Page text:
Mi-17s were used during the Cambodian government’s 1996 dry season offensive, five of them being converted to helicopter gunships equipped with 57 mm rocket pods and providing air support for ground forces attacking the Khmer Rouge stronghold of Pailin.
In May 1999, during Operation Safed Sagar, the Mi-17 was used in the first air phase of the Kargil War by 129HU of the Indian Air Force against Pakistani regular and Pakistan-backed militant forces.
The Mi-17 was also used extensively by the Sri Lanka Air Force in Sri Lanka’s war on terrorism by the LTTE.
The Mi-17 was used by the Colombian Army in Operation Jaque.
We want to go back home – IDPs
Internally Displaced Persons (IDPs) in Borno State yesterday urged President Buhari to compliment the success recorded by setting clear agenda towards securing and thereafter relocating them back to their communities.
Thousands of people still live in IDP camps in some states in the North East, North West and North Central.
And despite the fact that some of the communities have been liberated, locals are yet to go back home because civil authorities have not been restored.
For instance in Borno State, officials of the state emergency management agency said there are 24 official/formal IDP camps in the state where thousands of families – husbands and their wives and children live.
Maiduguri Metropolis and Jere have 11 IDP camps; Monguno, 5; Ngala, 2; while Bama, Banki, Mafa, Dikwa, Benisheik and Damboa have one each.
The number of unofficial camps administered by NGOs as well as the ones tucked among host communities cannot be determined.
The number of deserted communities can also not be credibly determined yet due to the fact that most of them are in remote locations, with their residents still living as IDPs in camps.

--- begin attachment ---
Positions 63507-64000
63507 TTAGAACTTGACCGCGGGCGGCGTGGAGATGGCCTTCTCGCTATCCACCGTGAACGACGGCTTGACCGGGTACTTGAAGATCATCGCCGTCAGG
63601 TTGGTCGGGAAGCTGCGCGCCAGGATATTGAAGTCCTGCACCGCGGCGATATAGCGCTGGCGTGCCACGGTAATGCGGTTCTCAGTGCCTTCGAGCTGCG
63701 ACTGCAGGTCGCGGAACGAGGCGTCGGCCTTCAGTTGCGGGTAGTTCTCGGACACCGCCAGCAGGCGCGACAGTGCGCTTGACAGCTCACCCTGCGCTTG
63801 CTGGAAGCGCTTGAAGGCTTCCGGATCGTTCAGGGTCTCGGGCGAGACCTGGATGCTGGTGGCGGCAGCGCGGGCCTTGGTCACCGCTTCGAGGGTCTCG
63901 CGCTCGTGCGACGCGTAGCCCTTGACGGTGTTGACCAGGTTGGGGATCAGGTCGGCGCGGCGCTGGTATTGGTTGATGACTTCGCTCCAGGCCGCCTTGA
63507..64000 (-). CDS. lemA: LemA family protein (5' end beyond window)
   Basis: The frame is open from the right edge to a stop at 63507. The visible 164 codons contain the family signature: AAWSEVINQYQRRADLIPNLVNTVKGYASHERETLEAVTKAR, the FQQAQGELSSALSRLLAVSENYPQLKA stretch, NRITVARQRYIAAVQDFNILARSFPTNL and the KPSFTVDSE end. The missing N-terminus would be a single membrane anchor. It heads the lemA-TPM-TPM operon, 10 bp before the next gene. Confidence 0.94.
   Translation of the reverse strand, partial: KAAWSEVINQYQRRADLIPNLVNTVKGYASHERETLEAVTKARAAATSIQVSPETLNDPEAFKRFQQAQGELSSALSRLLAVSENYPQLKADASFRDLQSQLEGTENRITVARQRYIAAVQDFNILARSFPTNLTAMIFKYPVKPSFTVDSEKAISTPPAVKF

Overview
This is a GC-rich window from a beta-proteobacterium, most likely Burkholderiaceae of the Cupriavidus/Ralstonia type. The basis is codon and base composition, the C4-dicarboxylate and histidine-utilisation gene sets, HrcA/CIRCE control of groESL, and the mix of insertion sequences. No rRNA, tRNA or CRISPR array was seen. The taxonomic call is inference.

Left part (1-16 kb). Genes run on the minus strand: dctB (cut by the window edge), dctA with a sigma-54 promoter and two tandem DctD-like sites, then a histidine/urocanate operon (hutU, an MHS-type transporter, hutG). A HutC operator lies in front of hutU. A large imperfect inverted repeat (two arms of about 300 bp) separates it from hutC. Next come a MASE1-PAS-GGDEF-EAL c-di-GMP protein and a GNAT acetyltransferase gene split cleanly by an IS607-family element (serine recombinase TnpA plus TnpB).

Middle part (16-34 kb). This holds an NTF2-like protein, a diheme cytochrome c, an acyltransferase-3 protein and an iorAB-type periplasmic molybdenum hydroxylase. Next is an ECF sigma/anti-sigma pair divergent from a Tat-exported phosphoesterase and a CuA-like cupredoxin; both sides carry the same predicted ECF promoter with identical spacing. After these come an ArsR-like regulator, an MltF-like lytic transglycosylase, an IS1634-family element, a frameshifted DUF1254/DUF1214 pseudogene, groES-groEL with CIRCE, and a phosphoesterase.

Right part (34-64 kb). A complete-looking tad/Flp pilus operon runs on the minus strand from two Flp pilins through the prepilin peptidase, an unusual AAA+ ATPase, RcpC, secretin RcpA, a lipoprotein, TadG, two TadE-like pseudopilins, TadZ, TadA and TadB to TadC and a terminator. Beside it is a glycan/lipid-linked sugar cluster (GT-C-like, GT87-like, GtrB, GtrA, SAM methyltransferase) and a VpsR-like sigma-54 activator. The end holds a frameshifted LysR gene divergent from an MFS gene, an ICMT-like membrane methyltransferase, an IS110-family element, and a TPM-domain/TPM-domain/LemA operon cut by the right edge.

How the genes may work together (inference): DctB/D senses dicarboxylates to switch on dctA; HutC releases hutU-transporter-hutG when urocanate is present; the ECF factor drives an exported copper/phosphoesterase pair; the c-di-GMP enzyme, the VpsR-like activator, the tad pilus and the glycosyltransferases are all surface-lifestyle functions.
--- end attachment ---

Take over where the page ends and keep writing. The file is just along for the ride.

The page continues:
Adamu Hassan, an IDP at Teachers Village in Maiduguri, said the success of the fight against insecurity should also be gauged on how it positively affected displaced people.
“For us, going back home should be the key measurement. The unexpected resurgence of the terror attacks on communities and ambushes and kidnappings along the roads show that we still have a long way to go,” he said.
Ibrahim Saleh, who hails from Bama, is an IDP at Dalori 1 IDP camp, Maiduguri.
“The fact that we are in camps without any date announced for our return to our communities in the nearest future suggests that the war is still with us,” he said.
Afenifere sees success in security from different perspective
The pan-Yoruba group, Afenifere, said yesterday that the level of insecurity in the county is now alarming and asked President Buhari to put an end to security breaches in different parts of the country.
Spokesman of the group, Mr Yinka Odumakin, in a chat with Daily Trust recalled a statement by the president on the issue of banditry in which he expressed surprise over the dimension it was taking.
Also speaking, a former Deputy National Chairman of the Peoples Democratic Party (PDP), Chief Olabode George, said if truly the president had kept to the promise he made on ending insecurity, the result should be seen in few days to come.
“The whole nation is on edge, everybody is on the edge,” George said.
He said the level of insecurity has assumed tribal dimension and deepened suspicion among ethnic nationalities in Nigeria with people pointing accusing fingers as to which part of the country is responsible for the insecurity.
“Inter-tribal hatred is monumental now. It has never been this bad,” George said.
He said the solution lies in the president convoking a meeting of elders from all parts of the country to douse the ethnic tensions precipitated by the rising insecurity.
“Everybody is on the edge. The nation itself is at the precipice. It is not a matter of North, East or South. As long as you are a human being. Human beings are human beings. This tribal war we are promoting doesn’t help,” he said.